A government document on developing a green Belt and Road has offered the first official interpretation of China’s pledge to build no new coal-fired power plants overseas.
The “opinion“ document, released on Monday 28 March, states China has “totally stopped the construction of new coal power plants overseas”, while plants already being built should “move ahead steadily and cautiously.”
Questions will remain about which plants count as new and which as already under construction. For example, would a project still go ahead if it has secured financing and signed all relevant contracts but not yet begun pouring concrete?
Of plants that do go ahead, the document encourages efficiency in coal utilisation and calls for the use of emission-mitigating technologies such as sulphate scrubbers and carbon capture storage and utilisation.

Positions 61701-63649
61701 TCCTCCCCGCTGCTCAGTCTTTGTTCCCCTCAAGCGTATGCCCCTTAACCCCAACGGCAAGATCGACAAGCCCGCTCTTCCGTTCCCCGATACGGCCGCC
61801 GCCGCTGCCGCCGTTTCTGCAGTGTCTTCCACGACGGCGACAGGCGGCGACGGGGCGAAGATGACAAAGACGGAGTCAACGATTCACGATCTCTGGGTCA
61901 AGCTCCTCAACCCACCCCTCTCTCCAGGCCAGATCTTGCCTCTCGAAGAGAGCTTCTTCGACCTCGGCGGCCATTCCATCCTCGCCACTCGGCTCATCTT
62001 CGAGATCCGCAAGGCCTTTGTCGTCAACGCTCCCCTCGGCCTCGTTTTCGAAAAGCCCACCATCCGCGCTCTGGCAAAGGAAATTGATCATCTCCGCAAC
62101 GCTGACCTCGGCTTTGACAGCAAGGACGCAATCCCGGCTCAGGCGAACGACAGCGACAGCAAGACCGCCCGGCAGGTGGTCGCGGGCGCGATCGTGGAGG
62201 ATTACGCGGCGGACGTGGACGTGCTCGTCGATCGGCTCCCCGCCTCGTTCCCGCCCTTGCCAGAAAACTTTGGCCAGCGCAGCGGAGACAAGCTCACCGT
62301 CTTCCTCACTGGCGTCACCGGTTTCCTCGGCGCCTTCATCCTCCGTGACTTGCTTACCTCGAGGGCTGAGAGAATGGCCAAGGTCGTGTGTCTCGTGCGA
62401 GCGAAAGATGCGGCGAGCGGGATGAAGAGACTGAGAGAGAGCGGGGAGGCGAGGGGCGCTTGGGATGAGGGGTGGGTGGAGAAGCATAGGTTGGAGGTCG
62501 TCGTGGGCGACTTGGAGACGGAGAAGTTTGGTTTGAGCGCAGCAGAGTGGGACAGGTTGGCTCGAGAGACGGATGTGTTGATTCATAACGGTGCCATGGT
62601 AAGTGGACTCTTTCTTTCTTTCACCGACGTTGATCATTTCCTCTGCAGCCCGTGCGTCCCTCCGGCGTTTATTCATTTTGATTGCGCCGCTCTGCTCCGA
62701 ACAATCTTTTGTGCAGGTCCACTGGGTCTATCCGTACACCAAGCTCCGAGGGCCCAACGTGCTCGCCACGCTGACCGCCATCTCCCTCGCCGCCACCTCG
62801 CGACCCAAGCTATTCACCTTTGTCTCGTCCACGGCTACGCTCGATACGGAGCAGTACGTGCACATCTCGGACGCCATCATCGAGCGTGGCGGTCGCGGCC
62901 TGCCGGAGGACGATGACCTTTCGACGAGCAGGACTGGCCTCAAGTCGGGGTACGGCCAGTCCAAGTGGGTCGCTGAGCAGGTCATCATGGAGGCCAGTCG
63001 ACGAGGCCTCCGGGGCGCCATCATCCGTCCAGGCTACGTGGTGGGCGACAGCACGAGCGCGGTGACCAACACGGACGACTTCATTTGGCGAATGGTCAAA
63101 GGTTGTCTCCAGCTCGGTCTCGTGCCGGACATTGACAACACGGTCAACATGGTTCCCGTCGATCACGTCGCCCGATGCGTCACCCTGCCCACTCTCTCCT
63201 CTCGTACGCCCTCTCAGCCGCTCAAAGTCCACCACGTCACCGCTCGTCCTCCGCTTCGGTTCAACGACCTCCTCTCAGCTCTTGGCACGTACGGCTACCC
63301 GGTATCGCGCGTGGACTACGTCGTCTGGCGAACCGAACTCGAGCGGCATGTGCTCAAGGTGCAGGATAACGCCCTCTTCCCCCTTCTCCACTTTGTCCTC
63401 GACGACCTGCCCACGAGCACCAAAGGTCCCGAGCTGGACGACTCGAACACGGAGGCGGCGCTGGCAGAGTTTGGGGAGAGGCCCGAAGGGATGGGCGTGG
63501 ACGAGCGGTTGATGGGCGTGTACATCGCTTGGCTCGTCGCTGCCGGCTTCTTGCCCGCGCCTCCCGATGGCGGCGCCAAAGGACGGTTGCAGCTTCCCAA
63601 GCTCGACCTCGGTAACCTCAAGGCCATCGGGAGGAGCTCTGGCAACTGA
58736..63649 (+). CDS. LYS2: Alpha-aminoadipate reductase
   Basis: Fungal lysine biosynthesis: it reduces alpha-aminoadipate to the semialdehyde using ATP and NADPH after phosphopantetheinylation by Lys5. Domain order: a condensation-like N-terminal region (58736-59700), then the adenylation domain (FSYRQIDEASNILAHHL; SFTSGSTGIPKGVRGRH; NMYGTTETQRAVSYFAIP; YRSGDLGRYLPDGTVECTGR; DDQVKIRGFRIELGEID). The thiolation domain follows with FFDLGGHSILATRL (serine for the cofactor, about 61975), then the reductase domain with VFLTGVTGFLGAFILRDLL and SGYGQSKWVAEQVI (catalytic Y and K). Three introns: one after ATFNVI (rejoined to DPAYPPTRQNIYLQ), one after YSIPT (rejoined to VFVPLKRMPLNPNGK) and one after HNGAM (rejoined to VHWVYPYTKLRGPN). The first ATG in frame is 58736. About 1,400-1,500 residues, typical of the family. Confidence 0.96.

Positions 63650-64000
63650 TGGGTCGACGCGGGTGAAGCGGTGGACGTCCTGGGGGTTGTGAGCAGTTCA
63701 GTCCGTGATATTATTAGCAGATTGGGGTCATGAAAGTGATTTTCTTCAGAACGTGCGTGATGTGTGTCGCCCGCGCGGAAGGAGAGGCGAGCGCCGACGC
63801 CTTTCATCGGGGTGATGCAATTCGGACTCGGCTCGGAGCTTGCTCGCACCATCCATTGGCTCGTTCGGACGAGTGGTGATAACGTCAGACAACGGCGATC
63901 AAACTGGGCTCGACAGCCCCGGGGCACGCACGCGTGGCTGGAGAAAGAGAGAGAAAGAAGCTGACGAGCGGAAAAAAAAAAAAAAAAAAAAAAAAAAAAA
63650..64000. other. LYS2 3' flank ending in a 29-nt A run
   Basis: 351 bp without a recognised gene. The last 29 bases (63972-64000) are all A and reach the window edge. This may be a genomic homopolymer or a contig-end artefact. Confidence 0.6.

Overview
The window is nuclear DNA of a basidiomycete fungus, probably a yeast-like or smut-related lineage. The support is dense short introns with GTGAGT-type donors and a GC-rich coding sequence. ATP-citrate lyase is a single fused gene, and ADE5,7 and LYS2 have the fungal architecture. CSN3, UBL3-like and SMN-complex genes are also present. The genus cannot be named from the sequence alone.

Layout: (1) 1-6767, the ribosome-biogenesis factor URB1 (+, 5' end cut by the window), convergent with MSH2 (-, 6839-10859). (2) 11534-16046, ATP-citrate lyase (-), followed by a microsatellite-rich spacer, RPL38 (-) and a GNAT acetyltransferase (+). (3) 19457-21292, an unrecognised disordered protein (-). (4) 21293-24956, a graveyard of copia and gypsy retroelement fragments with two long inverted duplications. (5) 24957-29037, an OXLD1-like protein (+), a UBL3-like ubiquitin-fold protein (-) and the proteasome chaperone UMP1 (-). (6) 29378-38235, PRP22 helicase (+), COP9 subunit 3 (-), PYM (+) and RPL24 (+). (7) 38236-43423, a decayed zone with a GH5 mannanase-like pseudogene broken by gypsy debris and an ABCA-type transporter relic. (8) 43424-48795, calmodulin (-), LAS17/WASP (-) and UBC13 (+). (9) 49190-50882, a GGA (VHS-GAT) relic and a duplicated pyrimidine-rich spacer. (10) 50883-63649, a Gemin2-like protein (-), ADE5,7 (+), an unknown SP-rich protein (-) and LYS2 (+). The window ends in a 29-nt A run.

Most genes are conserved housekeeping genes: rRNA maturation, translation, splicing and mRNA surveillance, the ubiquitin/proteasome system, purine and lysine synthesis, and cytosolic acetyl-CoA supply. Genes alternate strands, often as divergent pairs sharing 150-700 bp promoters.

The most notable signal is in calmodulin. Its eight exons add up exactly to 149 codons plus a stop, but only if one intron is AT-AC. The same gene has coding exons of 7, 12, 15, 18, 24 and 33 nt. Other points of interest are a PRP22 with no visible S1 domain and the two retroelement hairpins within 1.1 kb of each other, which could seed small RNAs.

The document, co-published by the National Development and Reform Commission, and the ministries of foreign affairs, environment and commerce, repeats official encouragements for Chinese solar and wind companies to expand their overseas markets. It also highlights nuclear, energy storage, hydrogen and “smart grids” as important areas of energy cooperation on the Belt and Road.
Outside of energy, the document emphasises improving environmental risk assessments for overseas projects. And it highlights South-South cooperation as a framework through which to “help Belt and Road countries improve their capacity to respond to climate change.”
Read more about the challenges to China’s overseas coal pledge in our story this week on Indonesia.